Fish Tail Setting
5 Minute Read
This wonderful style of setting has been around the world of stone setting for many, many years. As you can observe in the picture, the simple but ornate way the initial layout is formed is the whole clincher to this intricate setting design.
Two small, but very secure beads and two "pushed-over" sections of metal on the girdle of the diamond form the basis of the setting style.
…No, not another fish story!
The normal height in bead setting diamonds is usually "Table to Metal" height, i.e. having the table facet exactly the same level as the surrounding metal. You will need to lower the diamonds further into the metal for fish tail setting.
How much lower? Glad you asked!
You need to have enough metal to push over the out- side surrounding edge of the metal as in a partial bezel-set style. You will also need enough metal to bright-cut the inner hand-made circle of metal. You must be rather careful in positioning the diamond flat, straight, and not too far into the two "half circular" bezels. You need all of the metal you can save for later use.
To begin, initiate a saw blade cut, with a f4i0 saw blade width only, as you do not want to remove too much of the metal. Cut and separate from the outside double-curved edge halfway up to the soon to be beaded area of the diamond.
Drill a hole ALMOST to the size ofthe diamond. Why? You want to have the diamond snap into the hole. Cut with a round bur a hole about 85% of the size of the circumference of the girdle, but don't place the stone in it yet.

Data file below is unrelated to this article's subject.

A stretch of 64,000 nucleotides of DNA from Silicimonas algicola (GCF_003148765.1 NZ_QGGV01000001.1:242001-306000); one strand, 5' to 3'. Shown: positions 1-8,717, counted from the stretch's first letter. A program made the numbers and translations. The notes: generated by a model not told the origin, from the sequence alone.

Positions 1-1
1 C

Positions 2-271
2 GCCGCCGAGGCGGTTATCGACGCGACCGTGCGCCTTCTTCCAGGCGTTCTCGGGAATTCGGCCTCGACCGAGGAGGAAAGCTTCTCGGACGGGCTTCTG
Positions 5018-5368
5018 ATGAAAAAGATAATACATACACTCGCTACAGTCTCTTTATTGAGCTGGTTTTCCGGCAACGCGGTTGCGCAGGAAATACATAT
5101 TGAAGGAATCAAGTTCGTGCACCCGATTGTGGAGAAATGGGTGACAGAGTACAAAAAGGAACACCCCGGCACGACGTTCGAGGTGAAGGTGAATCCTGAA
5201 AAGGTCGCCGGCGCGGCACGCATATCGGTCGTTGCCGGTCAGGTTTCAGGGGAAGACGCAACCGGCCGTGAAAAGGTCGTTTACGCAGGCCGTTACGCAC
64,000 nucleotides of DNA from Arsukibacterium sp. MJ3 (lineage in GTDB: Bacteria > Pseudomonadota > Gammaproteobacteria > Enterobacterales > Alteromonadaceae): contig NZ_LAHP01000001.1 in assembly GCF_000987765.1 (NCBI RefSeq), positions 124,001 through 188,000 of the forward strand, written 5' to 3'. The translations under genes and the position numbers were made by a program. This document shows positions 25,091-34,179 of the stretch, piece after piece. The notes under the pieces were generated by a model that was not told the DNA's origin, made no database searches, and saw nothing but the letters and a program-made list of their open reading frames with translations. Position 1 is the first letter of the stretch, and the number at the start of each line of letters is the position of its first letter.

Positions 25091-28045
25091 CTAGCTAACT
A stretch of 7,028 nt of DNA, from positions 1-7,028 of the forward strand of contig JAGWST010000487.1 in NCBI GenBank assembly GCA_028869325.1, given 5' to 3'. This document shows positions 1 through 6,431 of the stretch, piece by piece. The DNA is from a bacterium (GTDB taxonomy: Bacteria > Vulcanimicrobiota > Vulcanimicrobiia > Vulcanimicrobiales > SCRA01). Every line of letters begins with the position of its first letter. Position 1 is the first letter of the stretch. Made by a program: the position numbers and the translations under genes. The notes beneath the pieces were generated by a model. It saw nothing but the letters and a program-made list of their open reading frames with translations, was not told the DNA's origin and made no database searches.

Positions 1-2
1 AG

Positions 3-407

Now obtain a 156C under-cutting bur. DO NOT USE A HIGH SPEED BUR, because the teeth on the high speed bur are placed too far apart and might not enable you to get a clean, intricately made groove for the stone.
Select a bur size that is half the size of the diamond. Now using a slower than normal speed of your flex-shaft motor, cut a slight bearing-cut directly into the outside circles of metal. You must cut just halfway around the hole.
Now at this point, place the diamond into the hole, and press it in with a brass or copper pushing tool. Do not use a steel pusher as it might damage the diamond.
Next, raise two beads on the inside edge over the diamond. Remember that these two beads MUST form a line for the other stones to be set. THIS IS VERY IMPORTANT! All beads MUST have a definite arrangement. Symmetry is the most important thing to watch out for in this type of setting.
Now that the diamond is almost securely set, attempt to push over the outside metal with a metal pusher. Use a pusher that has a serrated edge, so the pusher won't slip away, while forming the metal over the stone. The thick- ness and shape of this particular pusher should be thin. The reasoning is that you must always see just where the pusher is actually being situated while it is on the metal. Work the pusher around the two sides of the semi-circles, making sure that all ofthe metal is even and over the stone's girdle!
Burnish down the two beads, making sure that the beads are actually touching the diamond. It's going to be a lot easier to burnish the beads now rather then later. The other beads will interfere with your finishing touches.
Start filing using only all4 cut Triangular file, 20 cm. in length. The tooth separation of this file will be just right to give the appropriate texture on the gold. A #2 cut is too brutal on the metal and will leave deep markings that cannot be easily removed. Trust me on this!